YEP Says, June 11: Can the web end loneliness among city’s elderly?

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THE internet is a wonderful resource. It doesn’t just link us to information, it connects us to other people.

The rise of Facebook and Twitter have opened up new possibilities when it comes to keeping in touch with old friends, as well as making new ones.

And of all the uses the internet can be put to, a role in banishing social isolation among the elderly would rank as one of its most important yet.

It’s why older people across Leeds are regularly given help to get to grips with the worldwide web in so-called ‘silver surfer’ sessions.

And now pensioners in the city will be among the first in the country to test out a groundbreaking social network.

The Yecco app aims to connect older people who have something in common, helping to combat the issue of loneliness that in so many cases can prove a hidden killer.

One of the YEP’s recent Voice of Leeds summit highlighted the need to bridge the digital divide that exists between old and young – and this will help.

But it shouldn’t be seen as a solution in itself. While it’s sure to be a boon to isolated pensioners to be able to hold digital conversations with new-found pals, its key role should be used as a catalyst for face to face contact and getting them out of the house.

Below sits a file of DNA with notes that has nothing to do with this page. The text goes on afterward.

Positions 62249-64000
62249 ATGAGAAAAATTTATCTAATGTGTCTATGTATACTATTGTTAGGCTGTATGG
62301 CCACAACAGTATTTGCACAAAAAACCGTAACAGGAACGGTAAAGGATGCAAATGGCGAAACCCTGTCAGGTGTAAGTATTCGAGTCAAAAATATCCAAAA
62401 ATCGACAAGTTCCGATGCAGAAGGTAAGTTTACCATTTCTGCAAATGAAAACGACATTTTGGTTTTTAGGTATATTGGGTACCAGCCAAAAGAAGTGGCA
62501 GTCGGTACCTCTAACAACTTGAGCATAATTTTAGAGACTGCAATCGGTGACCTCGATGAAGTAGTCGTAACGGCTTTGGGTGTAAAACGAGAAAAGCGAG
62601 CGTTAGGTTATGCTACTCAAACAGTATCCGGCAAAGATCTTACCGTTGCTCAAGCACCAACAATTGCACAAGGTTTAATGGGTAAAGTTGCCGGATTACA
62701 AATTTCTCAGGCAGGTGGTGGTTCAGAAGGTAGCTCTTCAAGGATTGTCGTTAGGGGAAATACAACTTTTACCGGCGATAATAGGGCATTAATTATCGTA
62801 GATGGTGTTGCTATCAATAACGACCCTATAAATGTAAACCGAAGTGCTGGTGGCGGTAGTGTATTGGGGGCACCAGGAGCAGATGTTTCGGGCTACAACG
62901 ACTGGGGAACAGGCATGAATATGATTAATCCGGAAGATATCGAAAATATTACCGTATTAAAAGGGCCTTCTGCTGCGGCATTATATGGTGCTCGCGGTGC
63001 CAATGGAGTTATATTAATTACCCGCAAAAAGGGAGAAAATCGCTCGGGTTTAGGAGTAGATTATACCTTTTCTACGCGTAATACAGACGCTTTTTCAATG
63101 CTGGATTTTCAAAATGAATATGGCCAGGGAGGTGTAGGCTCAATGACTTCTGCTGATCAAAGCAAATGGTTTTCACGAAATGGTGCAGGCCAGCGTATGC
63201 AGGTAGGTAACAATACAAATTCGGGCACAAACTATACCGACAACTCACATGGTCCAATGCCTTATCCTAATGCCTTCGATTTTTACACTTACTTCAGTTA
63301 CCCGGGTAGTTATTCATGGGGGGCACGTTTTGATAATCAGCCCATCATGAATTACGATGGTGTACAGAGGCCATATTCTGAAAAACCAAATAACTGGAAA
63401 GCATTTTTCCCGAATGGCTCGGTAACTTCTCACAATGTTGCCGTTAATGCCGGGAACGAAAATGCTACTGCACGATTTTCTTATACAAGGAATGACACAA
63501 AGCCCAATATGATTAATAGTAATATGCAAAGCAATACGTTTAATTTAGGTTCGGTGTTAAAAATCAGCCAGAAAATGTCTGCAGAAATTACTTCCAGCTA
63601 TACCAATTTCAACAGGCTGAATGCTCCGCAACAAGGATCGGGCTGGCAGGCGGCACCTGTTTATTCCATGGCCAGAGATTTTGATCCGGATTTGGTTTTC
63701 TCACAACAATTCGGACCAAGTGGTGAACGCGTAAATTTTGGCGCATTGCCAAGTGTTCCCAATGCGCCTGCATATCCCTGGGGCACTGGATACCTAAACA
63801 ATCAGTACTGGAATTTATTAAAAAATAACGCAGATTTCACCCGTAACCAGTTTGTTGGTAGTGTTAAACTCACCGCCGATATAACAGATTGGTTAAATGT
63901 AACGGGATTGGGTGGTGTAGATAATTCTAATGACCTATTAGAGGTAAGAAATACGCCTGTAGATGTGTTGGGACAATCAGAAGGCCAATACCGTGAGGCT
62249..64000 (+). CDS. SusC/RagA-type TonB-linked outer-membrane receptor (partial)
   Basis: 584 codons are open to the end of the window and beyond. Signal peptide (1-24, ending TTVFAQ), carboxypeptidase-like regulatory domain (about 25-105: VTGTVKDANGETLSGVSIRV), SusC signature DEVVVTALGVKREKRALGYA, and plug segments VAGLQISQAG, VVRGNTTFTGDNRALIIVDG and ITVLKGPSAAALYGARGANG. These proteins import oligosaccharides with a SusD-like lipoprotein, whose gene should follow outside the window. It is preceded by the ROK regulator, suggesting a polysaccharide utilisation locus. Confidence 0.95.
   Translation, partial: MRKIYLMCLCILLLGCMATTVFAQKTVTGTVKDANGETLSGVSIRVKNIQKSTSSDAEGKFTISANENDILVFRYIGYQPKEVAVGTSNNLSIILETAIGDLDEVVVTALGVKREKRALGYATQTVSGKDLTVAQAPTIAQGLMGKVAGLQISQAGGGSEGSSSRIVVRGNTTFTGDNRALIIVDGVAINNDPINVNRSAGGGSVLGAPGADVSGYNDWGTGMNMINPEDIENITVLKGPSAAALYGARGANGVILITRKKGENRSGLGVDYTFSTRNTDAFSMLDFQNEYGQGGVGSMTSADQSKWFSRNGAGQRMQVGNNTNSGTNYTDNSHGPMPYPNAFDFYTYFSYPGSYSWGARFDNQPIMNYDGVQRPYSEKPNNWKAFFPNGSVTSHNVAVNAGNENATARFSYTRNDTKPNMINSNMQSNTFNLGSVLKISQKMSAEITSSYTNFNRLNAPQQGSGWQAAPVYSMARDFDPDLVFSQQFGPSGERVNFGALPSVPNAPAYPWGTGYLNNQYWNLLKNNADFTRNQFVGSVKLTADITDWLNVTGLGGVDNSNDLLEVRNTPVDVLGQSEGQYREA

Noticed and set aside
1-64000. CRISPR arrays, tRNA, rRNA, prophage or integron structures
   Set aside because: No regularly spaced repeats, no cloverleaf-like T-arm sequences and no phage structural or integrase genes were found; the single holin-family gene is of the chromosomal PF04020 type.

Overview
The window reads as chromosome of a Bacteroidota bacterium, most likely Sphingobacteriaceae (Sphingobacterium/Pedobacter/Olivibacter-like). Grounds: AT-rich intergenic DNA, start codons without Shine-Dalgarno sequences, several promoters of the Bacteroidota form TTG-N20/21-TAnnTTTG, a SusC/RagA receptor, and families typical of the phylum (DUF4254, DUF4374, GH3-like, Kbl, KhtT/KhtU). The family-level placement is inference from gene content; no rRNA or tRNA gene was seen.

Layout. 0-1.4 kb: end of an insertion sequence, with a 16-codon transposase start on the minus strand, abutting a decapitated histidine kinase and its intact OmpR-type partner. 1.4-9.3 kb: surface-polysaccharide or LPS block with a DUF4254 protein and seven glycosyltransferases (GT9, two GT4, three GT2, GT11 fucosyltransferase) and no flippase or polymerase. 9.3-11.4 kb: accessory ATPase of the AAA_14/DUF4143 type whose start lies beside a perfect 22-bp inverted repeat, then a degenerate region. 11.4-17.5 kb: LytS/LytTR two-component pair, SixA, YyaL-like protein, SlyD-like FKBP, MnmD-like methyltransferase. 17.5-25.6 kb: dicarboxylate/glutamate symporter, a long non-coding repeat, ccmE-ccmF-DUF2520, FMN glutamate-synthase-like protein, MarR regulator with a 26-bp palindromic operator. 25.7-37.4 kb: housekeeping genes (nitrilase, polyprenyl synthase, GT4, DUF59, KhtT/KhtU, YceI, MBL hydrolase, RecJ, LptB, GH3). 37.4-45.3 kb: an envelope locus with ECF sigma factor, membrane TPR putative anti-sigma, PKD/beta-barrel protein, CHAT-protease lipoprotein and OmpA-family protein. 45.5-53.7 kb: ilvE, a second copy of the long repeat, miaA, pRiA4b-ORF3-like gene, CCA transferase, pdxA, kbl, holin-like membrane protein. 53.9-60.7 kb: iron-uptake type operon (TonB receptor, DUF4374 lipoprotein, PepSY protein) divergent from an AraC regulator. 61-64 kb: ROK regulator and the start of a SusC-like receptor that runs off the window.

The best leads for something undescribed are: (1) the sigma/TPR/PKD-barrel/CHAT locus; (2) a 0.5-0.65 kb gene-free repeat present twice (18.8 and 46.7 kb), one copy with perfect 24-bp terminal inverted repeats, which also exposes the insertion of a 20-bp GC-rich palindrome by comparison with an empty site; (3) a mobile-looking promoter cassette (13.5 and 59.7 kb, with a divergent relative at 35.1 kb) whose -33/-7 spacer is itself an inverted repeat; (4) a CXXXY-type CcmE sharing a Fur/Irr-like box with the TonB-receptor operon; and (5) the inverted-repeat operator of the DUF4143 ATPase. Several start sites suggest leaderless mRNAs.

Wedding dress stirs memories

THERE are certain objects that can come to carry huge emotional resonance – a wedding dress being a prime example.

The one donated by a mystery man to St Gemma’s Hospice shop in Garforth certainly held a host of cherished memories.

He pinned a heartfelt note to it about the 56 happy years he spent with the bride who wore it – and said he hoped its new owner would be just as fortunate.

His message has touched hearts around the world and led to a rash of online bids for the vintage dress.

In our increasingly materialistic world, it’s a timely reminder of what really matters.

PIC: Simon Hulme

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